Arterial Plaque and Oral Plaque

By Catherine M. Fascilla, D.D.S.

Recently a conversation arose in the office between a staff member and one of our patients about arterial plaque. This raised the question about the correlation to oral plaque, if any. Is plaque in the mouth the same as plaque in the arteries?

The answer to that question is no. Arterial plaque is a build-up of fat, cholesterol, calcium and scar tissue on the lining of the arterial wall. This type of plaque blocks the arteries and restricts blood flow to vital organs in your body resulting in heart attacks and strokes.

Plaque in the mouth is a bacterial film that builds up on teeth. It is a non-mineralized complex composed primarily of bacterial colonies in a matrix containing amino acids, carbohydrates, proteins, lipids, and salts from saliva and gingival fluids. Depending on bacterial activity and environmental factors, oral plaque may give rise to tooth decay, calculus (also known as tartar, the hardened form of plaque) and gum disease (inflammatory changes in gingival tissue that can cause tooth loss).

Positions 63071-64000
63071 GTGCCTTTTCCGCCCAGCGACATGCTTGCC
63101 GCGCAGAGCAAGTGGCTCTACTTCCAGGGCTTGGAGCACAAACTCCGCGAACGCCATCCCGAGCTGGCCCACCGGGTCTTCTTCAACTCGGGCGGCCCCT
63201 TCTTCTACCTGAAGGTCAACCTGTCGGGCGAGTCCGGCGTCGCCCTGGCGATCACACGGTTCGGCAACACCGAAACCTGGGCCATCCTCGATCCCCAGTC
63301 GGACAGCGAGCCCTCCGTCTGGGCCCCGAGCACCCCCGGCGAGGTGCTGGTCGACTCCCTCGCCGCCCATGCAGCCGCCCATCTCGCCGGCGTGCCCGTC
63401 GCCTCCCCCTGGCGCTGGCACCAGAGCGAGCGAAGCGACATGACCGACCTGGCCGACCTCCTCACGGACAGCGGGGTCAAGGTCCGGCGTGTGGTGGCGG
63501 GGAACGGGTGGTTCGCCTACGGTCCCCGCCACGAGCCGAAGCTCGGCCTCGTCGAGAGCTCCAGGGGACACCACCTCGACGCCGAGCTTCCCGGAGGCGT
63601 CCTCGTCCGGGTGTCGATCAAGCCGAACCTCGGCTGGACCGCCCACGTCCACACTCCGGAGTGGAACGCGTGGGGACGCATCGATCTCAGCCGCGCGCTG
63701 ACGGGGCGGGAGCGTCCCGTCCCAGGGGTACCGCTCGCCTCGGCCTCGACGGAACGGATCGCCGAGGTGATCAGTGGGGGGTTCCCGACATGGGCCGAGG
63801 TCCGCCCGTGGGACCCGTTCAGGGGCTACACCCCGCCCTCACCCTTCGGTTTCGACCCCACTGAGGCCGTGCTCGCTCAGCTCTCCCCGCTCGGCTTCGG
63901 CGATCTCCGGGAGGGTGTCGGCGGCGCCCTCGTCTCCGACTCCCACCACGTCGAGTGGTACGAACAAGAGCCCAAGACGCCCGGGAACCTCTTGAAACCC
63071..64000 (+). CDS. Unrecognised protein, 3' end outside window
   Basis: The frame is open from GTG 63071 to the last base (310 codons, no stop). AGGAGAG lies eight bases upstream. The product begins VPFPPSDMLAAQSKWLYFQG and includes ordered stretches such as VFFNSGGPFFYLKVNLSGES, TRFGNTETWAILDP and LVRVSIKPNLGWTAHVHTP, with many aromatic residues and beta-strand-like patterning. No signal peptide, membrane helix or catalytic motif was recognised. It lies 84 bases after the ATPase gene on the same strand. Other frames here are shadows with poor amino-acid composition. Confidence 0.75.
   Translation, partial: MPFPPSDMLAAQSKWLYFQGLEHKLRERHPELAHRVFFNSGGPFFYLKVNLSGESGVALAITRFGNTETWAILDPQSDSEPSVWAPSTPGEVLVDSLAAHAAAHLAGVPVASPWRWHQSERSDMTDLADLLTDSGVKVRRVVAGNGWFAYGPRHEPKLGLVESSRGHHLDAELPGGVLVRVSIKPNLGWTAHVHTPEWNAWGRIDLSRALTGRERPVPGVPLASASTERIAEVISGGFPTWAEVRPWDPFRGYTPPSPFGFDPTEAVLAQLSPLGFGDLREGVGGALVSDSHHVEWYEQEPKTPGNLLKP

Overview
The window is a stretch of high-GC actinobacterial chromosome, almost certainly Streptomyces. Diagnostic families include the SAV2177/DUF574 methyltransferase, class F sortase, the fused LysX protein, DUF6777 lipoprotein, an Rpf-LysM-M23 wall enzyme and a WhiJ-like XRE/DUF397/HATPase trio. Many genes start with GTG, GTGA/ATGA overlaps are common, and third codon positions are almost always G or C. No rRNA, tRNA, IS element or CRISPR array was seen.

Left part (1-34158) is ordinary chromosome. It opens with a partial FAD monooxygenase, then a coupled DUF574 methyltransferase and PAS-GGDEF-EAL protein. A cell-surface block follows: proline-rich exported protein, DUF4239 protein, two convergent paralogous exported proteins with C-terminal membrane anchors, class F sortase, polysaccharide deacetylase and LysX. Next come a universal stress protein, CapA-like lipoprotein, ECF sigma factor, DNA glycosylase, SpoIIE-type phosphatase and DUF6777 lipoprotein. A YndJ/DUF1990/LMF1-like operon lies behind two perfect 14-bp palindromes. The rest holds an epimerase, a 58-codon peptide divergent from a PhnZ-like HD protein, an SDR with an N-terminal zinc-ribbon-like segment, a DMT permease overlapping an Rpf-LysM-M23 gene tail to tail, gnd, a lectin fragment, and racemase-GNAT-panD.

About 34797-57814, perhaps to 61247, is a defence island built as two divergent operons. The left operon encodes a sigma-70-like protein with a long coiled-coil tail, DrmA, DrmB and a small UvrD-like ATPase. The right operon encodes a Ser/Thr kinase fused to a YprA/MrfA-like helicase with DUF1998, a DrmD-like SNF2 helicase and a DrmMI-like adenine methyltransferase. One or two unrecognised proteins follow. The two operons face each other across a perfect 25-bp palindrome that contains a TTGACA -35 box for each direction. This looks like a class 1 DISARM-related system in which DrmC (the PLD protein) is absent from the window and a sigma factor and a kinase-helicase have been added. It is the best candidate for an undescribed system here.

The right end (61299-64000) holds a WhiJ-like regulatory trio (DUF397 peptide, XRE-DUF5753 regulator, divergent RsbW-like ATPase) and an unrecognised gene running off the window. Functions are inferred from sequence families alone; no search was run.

While the two types of plaque are very different, there appears to be a link between cardiovascular disease and gum disease. Patients with gum disease have nearly twice the risk of having heart disease. The link is not completely understood but it is believed that bacteria from the mouth get into the bloodstream through the inflamed oral tissues. Bacteria in the bloodstream damages the lining of the artery and contributes to arterial plaque build-up.

Further research is necessary to better understand the relationship between cardiovascular disease and gum disease. However, if you are prone to either, managing one disease may help you manage the other. It is important to work with your physician to monitor your cardiovascular health and to see your dentist regularly to reduce plaque and tartar build-up.

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